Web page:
A stroll around a comic convention is a lot different today than it used to be when it comes to experiencing original comic art which for me, as a young aspiring comic artist, was the highlight of any show. I would always immediately venture directly towards artist alley where pros and amateurs alike would form a welcoming community of comic art practitioners. To me it seemed less like an opportunity for the creators to market their work and more of a joyous reunion of folks with a common bond: The love of comics and a need to create them.
Maybe it is just a product of comic conventions no longer being the casual events they used to be, held in basement ballrooms of fading city hotels with the most sophisticated displays being a hand lettered card stock sign hung on a pipe and drape background. Professional comic artists were not viewed as the superstars they are today. They were heroes that we related to more like a favorite uncle who always new how to appeal to our inner child. Their art touched us in a personal way that established a relationship that was respected between them and their fans.
Those were the days when you did not wait in line to meet your favorite creator. At best you gathered around their table and shared as a group, listening to their stories, watching them sketch, and learning from their teachings which, though small casual tidbits of technique, were gems of insight into the magical world of creating comics.
Stacked high on their tables would be pages of original art that could be thumbed through and purchased for prices as low as ten or fifteen bucks! The opportunity to scan through those pages was a chance to stare into a window of a professional comics bullpen. Each page told a production story that was highlighted by the scents of bristol board and india ink often commingling with odors of white-out and rubber cement.
To be able to view those pages and see script notes in a corner, blue lines behind lettering, pen strokes appearing as a texture on the surface and brush strokes laying a deep wash in large shaded areas with a barely visible “x” etched in pencil beneath was a hands-on lesson in every page.
I always got a kick out of seeing revisions. Panels or words would be cut out with an x-acto and replaced with art that was cut to fit perfectly into the hole and secured from behind with a strip of masking tape. Splash pages had photostat logos pasted on leaving a trail of ever yellowing rubber cement beneath.
Every page was art, yet each was also just a mechanical, a production board from which final films would be photographed on large upright “stat” cameras. Each was a path of history, chronicling the creation of the page through the hands of the writer, penciler, letterer, inker, editor and production hand. Void of color, the line art resonated with a power of its own lending a new found appreciation for comics in black and white that would empower the independent comic publishers of the day.
It is still possible to marvel at original art at conventions but the atmosphere is so much more hurried that it is difficult to be absorbed into each piece. Those “uncles” are slowly passing away leaving a void where once was a nurturing wisdom behind the craft of each page. In its place is a new energy that is equally intoxicating, a new brand of comic artist with an entrepreneurial spirit hawking their own works.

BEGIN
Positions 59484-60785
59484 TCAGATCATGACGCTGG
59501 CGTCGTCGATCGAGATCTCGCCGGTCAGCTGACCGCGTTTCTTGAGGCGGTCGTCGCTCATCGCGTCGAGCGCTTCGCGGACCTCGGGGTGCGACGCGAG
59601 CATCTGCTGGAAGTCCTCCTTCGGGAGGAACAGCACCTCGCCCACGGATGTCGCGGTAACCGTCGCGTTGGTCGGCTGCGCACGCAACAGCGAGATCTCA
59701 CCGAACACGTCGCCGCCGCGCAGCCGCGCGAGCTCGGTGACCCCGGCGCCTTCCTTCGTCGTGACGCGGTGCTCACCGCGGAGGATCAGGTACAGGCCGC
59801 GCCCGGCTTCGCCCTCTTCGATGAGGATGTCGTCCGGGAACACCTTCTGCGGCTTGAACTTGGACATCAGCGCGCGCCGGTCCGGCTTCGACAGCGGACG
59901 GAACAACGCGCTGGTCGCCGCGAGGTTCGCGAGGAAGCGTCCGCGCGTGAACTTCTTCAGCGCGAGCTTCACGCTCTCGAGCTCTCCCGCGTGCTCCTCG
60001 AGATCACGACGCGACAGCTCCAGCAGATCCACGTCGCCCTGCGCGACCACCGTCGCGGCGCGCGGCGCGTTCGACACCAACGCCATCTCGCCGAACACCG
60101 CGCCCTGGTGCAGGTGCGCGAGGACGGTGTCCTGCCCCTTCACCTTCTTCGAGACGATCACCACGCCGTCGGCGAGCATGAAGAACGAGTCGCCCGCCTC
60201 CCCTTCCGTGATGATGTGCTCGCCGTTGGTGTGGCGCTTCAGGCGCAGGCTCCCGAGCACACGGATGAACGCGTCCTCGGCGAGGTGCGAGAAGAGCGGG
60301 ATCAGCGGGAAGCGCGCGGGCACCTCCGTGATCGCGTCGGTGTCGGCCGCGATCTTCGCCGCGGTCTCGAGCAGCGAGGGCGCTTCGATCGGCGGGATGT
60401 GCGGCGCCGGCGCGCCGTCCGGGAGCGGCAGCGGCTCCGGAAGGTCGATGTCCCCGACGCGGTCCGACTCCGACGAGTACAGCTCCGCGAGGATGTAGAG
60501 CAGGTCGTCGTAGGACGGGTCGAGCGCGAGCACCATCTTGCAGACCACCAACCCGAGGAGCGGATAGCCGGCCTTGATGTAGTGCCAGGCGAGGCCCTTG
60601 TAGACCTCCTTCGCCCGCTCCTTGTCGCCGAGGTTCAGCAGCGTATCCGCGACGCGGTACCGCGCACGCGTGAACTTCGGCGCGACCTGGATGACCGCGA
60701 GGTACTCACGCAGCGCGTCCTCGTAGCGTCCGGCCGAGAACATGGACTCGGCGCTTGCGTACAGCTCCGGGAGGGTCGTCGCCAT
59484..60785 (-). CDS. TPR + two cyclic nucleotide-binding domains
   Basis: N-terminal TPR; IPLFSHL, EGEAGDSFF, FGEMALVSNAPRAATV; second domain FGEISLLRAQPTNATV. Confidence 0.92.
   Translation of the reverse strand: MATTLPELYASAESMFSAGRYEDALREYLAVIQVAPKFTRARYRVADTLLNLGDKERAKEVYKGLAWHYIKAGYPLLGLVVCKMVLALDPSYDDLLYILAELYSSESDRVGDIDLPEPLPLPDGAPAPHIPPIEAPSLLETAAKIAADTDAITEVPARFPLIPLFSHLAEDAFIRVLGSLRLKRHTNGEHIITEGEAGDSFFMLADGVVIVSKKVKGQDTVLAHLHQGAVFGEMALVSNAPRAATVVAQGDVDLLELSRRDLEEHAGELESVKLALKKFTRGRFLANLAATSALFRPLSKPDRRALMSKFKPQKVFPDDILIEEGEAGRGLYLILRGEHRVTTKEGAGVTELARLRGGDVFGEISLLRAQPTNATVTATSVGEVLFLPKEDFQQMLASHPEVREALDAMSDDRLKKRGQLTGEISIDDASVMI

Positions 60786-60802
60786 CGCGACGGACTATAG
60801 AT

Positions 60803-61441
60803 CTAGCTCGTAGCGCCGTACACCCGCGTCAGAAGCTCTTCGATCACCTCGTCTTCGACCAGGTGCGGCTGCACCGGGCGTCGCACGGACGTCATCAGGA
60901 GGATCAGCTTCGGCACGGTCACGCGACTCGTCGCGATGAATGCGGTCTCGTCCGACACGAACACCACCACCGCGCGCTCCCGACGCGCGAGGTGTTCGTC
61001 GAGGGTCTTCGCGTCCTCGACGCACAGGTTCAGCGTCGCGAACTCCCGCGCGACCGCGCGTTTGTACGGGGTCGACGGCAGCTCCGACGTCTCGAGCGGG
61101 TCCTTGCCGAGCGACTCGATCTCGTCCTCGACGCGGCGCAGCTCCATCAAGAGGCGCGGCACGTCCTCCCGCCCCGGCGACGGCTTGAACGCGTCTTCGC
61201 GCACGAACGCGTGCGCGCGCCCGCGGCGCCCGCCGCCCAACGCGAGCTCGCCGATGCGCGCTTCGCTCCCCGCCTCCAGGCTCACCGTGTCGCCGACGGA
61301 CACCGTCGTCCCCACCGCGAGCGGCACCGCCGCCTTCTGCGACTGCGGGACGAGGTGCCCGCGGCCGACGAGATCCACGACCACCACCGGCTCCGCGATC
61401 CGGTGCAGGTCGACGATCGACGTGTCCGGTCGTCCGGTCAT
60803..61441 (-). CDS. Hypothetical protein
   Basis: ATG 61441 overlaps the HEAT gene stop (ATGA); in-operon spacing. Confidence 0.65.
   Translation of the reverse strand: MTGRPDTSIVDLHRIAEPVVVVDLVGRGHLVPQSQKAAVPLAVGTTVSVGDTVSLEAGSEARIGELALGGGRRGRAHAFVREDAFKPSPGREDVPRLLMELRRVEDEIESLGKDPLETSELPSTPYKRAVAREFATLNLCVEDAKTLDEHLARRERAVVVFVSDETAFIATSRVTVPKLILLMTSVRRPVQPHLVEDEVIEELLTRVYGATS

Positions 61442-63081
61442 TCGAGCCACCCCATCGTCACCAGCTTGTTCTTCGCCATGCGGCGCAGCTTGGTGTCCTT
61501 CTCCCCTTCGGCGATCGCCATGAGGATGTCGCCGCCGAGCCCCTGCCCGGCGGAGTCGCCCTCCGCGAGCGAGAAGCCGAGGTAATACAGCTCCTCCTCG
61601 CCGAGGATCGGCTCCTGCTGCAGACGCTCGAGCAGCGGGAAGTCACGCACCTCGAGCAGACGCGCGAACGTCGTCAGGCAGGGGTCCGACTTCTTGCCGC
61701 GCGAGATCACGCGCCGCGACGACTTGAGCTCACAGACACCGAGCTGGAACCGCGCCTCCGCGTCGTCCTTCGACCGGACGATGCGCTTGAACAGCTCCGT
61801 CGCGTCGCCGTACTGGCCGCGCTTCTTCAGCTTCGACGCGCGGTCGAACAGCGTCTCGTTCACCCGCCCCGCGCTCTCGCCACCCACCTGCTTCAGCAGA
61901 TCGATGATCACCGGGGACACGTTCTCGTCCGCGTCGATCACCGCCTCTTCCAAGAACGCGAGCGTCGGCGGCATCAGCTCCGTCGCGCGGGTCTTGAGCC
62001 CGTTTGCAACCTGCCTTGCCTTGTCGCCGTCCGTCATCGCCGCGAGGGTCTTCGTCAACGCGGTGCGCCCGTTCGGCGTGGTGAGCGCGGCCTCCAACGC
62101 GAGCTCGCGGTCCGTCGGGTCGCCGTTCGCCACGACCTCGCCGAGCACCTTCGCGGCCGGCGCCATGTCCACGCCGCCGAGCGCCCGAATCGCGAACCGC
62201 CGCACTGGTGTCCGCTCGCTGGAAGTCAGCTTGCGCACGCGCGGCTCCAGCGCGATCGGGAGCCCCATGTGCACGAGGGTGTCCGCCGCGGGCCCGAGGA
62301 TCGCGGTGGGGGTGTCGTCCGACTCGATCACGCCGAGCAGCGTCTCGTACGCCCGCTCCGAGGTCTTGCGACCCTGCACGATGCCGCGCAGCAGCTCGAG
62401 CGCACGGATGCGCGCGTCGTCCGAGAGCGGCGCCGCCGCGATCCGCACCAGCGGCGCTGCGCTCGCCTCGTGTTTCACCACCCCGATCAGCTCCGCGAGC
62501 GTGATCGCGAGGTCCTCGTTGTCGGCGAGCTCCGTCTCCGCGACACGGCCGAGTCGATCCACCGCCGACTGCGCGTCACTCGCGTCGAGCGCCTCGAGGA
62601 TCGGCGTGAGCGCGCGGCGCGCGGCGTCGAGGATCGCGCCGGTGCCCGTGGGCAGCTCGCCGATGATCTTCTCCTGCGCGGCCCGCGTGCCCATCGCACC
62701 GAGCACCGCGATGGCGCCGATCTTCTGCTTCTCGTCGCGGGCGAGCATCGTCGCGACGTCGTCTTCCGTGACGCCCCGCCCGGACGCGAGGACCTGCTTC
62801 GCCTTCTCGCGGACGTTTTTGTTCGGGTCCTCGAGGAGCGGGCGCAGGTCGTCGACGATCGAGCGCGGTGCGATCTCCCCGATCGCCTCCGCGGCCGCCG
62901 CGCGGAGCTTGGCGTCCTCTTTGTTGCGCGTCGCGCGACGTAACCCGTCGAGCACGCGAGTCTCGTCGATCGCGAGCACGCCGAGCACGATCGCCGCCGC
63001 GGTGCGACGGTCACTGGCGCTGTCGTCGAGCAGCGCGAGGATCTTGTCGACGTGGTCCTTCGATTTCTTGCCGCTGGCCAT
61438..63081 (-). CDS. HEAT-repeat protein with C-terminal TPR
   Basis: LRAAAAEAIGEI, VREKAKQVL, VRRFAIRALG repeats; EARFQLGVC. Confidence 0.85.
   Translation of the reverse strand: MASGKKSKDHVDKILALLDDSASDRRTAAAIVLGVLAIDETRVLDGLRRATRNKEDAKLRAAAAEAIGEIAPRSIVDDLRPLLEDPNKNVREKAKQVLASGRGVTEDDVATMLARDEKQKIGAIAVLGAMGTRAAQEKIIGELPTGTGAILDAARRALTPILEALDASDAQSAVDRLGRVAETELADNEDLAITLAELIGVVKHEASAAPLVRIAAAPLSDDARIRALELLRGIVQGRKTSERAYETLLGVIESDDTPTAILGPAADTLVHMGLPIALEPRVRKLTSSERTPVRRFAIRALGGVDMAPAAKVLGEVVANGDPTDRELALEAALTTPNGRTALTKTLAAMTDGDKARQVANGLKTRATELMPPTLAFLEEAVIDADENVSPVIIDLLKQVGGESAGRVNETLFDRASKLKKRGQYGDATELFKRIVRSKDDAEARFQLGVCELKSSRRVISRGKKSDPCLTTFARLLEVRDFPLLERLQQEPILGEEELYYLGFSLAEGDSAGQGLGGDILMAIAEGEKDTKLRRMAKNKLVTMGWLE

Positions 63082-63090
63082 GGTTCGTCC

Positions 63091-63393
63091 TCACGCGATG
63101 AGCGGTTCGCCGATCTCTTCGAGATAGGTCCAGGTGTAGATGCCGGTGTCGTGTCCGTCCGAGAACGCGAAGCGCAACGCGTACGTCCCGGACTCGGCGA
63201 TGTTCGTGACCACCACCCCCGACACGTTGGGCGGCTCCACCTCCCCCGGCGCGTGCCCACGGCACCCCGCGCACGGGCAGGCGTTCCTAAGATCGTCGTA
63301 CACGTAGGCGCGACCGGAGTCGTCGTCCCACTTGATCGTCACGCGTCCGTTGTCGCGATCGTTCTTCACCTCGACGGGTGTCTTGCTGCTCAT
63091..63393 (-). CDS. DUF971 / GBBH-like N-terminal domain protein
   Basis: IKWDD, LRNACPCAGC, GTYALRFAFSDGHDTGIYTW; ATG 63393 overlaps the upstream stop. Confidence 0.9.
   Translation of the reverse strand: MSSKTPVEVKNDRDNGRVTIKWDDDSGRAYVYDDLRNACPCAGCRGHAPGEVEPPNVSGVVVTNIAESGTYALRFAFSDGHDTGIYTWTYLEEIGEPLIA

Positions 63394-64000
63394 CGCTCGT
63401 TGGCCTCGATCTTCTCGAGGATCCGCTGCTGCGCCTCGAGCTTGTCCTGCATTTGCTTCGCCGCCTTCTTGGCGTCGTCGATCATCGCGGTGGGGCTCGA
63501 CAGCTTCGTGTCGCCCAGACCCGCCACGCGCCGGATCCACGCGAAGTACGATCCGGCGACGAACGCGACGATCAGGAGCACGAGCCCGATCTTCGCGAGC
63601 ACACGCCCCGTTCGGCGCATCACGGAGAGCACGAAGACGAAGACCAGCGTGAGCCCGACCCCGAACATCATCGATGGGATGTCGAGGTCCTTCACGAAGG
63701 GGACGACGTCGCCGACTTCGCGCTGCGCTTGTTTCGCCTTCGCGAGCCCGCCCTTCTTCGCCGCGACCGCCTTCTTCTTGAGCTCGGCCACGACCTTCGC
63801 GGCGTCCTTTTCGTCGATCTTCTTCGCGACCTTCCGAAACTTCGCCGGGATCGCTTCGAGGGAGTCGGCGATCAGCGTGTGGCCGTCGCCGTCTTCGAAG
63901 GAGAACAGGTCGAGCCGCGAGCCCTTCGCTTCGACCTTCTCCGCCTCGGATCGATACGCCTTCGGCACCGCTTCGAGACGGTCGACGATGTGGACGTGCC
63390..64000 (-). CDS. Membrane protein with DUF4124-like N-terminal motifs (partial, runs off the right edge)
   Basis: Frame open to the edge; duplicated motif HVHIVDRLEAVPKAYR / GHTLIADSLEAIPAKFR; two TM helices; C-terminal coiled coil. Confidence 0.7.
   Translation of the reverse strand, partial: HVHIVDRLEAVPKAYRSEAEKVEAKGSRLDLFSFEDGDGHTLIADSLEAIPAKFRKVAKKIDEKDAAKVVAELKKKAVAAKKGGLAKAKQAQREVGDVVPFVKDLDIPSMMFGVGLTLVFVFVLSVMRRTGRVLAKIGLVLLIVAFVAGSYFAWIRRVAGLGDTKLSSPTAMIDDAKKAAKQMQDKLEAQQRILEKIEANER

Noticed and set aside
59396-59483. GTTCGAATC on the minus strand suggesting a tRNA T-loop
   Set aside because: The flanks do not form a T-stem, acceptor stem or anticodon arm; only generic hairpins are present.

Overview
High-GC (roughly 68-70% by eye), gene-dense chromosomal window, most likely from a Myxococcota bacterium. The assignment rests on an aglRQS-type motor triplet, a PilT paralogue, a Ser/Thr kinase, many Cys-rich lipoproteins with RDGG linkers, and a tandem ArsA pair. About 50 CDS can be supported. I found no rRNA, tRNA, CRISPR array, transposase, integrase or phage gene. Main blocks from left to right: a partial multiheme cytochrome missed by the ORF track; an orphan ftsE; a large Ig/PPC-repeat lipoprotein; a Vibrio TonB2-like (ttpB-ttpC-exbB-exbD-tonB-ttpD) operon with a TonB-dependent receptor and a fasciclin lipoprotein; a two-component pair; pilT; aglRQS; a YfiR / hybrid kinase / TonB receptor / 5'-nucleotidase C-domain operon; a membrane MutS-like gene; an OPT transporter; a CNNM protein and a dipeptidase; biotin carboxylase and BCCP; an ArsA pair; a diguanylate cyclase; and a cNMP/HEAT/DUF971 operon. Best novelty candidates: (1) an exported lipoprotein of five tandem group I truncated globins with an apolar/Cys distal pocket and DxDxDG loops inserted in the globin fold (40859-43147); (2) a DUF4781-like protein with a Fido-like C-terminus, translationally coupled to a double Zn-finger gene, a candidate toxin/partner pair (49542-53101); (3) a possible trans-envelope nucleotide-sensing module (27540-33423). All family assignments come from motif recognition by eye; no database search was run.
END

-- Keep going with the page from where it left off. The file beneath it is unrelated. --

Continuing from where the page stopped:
It is thrilling to see the new, unlimited variety of comics, invigorating to see the community widening to include a wave of talented women that was always sadly lacking in that bygone era. What is missing is the original art, replaced by an ernest need to sell small print runs and assorted related merchandise or to direct readers to a growing web-comic. The art exists, but digitally, and can be panned easily on an iPad evoking a sterile creative process free of the sensory stimulators that fueled a personal romance with comic production in my formative years.
As I sit here at my keyboard, I’m suddenly realizing that I am now one of those “uncles” I came to embrace. Not that I could hold a candle to any of them but I have an opportunity to share from my experiences, as they did, only from the venue of this blog instead of a convention table. The new generation of comic creator, who creates digitally, shares too, through all kinds of forums and social networks on the internet. An aspiring comic creator no longer has to wait, as I did, for an annual comic convention to experience the knowledge of a comic pro, they can watch a tutorial on Youtube or follow a comment thread on Facebook!
Yes, I miss the sensory experience of the creative process of comics. Yes, I wonder if creators are losing an opportunity to cash in by not having physical comic art to sell. But it is not worth pining over any of my attachment to these relics while I am witnessing the future of comics as it blossoms before my eyes. The community of comic artists is no longer small and relegated to a musty convention hall. It is vast and continues to grow. It exists at our fingertips any time we wish to access it.
Today’s comic artists are creating much more than original art. They are creating the future of the medium. Support them any way you can if you love comics. Go read their web comics. Buy their print on demand books. Order their merchandise. Join them on forums and share ideas. Learn from them and teach others. We are all part of the same comics community that began in those old convention halls. Embrace that past and build the future.
Bill Cucinotta and I, here at CO2 Comics, are committed to both and are excited to be part of this growing comics community of artists with a keen eye on the future. No matter how comics are made we intend to maintain that common bond we always had with those comic creators in artist alley: The love of comics and a need to create them.
Celebrating Thirty Years of Comics History!